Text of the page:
The numbers coming out month after month show that we seem to be tracking a slow but steady recovery. As I’ve said before, I’m cautiously optimistic about the manufacturing sector – especially in the USA.
On Thursday (3rd January, 2013), ADP1 said construction added 39,000 positions in December, second only to trade and transportation utilities, which grew 53,000. Medium- and larger-sized businesses led the way with 102,000 and 87,000 new jobs respectively
Overall, Employers added 1.84 million jobs in 20112, the most in five years. In the first 11 months of 2012, employers added 1.67 million. Job gains would have to top 170,000 in December to push 2012 ahead of the previous year. Some economists do expect gains at that level or higher.
Even in Asia things are looking up. In the New Year we learned about China’s services growth3, as China’s official purchasing Managers Index (PMI) for the non-manufacturing sector rose to 56.1 in December from 55.6 in November, according to the National Bureau of Statistics (NBS). Other PMIs on the manufacturing sector suggest China’s growth is starting to pick up based on late 2012 data. Not the heady double-digit growth of earlier years, but increases none-the-less. Construction was also up, though all of this growth is partly owing to government investment. The Friday (4th January 2013) HSBC PMI report shows slower growth as it mainly focuses on the private sector. The HSBC report4 showed a softening from 52.1 to 51.7. As you know above 50 is still good. India’s looking good too re PMI for last month! Read More »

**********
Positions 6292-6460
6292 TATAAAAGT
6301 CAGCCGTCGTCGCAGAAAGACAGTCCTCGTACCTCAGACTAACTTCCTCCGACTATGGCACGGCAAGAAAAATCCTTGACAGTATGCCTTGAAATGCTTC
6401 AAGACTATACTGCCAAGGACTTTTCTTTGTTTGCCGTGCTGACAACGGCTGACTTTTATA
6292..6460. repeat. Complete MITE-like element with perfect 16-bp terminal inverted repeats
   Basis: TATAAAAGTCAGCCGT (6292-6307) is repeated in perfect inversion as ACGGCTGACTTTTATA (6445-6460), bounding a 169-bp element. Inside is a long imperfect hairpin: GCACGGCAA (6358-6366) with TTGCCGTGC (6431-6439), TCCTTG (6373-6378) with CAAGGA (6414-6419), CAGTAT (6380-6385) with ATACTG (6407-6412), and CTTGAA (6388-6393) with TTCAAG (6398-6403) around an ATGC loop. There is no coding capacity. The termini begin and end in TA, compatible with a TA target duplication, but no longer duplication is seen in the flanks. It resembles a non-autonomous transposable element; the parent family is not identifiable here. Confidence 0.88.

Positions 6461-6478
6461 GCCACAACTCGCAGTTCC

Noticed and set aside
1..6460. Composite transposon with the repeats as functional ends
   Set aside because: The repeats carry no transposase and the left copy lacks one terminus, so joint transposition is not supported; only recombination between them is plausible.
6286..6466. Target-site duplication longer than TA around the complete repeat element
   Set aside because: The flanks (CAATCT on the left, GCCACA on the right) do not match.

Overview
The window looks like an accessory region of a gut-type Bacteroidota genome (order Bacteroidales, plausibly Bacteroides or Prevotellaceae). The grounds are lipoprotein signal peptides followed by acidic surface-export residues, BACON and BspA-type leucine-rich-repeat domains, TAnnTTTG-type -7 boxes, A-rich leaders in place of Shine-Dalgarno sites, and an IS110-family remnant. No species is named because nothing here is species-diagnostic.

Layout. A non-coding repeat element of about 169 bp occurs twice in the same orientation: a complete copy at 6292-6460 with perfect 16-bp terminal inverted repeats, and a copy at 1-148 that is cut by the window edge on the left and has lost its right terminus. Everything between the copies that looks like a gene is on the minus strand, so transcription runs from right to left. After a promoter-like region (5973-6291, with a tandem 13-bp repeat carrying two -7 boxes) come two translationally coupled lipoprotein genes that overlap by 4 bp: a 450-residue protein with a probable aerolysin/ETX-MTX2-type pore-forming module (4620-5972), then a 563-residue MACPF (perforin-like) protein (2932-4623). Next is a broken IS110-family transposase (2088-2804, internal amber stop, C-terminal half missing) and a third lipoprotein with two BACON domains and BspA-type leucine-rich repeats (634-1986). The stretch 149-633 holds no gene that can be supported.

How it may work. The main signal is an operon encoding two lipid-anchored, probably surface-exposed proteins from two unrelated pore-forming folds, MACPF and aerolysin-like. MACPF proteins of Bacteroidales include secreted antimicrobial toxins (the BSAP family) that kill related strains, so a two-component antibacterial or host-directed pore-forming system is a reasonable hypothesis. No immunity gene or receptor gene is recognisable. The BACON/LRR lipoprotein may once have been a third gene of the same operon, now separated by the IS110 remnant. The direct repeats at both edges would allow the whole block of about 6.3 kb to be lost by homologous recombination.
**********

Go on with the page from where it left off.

American Factories were going all out in September -- is it a sign that the US economy is picking up? Wall street certainly seemed to respond well to some key indicators at the beginning of October.
Take a look at some of the performance metrics below and you’ll get an indication of why…
The ISM (Institute for Supply Management) Index (PMI™) rose to 51.5 for September from 49.6 in August. Anything above 50 shows growth (growing rather than contracting), and a nearly two point rise reverses previous months declines, the fastest pace since May.
Pace is slow, but signs are hopeful. The new orders index rose from 47.1 to 52.3 suggesting humming production this month, and suggests November will be good too.
The economy isn’t growing as fast as the Fed Chairman would like. Hence an open-ended QE3 (Quantitive Easing 3) and a statement that interest rates will remain low until 2015.
JP Morgan Economists are saying that we’ve seen a slow down in US Manufacturing and it’s tracking more like the overall US economic growth -- sluggish, suggesting the best may be behind us. Still growing though, but slowly.